While health officials strongly advise children to get vaccinated, there is one significant side effect they see following vaccinations, especially among boys 12 and older: myocarditis, inflammation of the heart.

After vaccination, rare cases of the disease have been observed, especially among adolescents and young men. As of October 27, there have been about 1,000 confirmed cases of the disease among people aged 30 and under who have received the COVID-19 vaccine, according to the CDC.

Even when post-vaccination myocarditis does occur, the data show that it is much more benign than other forms of myocarditis and resolves quickly after recreation.

There have been no confirmed reports of post-vaccination myocarditis as a cause of death among cases that have been fully explored, Dr Matthew Oster, a pediatric cardiologist at Children’s Health Atlanta who advised the CDC’s advisory committee, said ahead of Tuesday’s vote.

There have been encouraging results from studies of the long-term effects of post-vaccination myocarditis. Of the approximately 47 patients, 91% were considered fully or likely fully recovered by their doctor, Oster said at a committee meeting on Tuesday.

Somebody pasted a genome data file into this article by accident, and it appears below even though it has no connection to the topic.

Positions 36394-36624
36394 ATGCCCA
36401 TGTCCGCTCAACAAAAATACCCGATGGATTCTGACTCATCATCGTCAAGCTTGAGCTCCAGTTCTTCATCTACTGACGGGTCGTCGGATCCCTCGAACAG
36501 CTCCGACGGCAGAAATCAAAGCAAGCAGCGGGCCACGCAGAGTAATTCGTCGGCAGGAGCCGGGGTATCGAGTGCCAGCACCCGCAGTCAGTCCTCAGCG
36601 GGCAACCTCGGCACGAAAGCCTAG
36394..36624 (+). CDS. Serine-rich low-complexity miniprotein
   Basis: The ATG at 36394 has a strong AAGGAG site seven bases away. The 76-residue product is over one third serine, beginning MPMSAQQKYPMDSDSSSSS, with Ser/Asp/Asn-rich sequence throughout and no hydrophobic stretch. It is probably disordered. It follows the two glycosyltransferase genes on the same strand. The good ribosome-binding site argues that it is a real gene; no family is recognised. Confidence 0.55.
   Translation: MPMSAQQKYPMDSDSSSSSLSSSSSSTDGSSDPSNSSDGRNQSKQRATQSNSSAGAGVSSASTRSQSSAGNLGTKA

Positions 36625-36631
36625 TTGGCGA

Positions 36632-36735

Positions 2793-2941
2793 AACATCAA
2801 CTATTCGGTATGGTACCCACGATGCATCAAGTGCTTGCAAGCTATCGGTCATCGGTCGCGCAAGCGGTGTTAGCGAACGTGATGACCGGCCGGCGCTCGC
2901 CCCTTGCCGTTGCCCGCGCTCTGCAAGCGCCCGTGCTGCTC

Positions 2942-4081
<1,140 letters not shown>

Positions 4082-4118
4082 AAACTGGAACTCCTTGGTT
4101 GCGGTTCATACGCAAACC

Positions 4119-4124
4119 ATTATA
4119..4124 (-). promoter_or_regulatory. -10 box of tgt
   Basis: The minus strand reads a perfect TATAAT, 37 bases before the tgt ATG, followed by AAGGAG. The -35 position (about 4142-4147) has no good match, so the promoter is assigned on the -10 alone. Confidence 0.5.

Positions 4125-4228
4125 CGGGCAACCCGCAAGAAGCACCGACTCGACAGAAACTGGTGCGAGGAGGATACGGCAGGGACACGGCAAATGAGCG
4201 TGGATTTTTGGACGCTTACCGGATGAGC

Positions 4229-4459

Clinical trials in children aged 5 to 11 years have not revealed cases of myocarditis after vaccination. But since the study is, by definition, relatively small, officials will continue to monitor post-vaccination side-effect reports as vaccinations become available.

Based on what is known, Oster said he suspects post-vaccination myocarditis will eventually be even less likely among children aged 5 to 11 than among adolescents and young adults.

Oster said that parents of children with congenital heart disease ask him if these children should be vaccinated. He recommends doing this because children will be at a much higher risk of severe illness if they become infected with COVID-19.

Available data indicate that there is no increased risk of post-vaccination myocarditis in people with preexisting heart disease; In contrast, children with congenital heart defects and severe COVID-19 are more likely to need intensive care, Oster said.

“The bottom line is that getting COVID is, I think, much more dangerous to the heart than getting this vaccine,” he said.

Times staff columnist Emily Alpert Reyes contributed to this report.

Nation World News Desk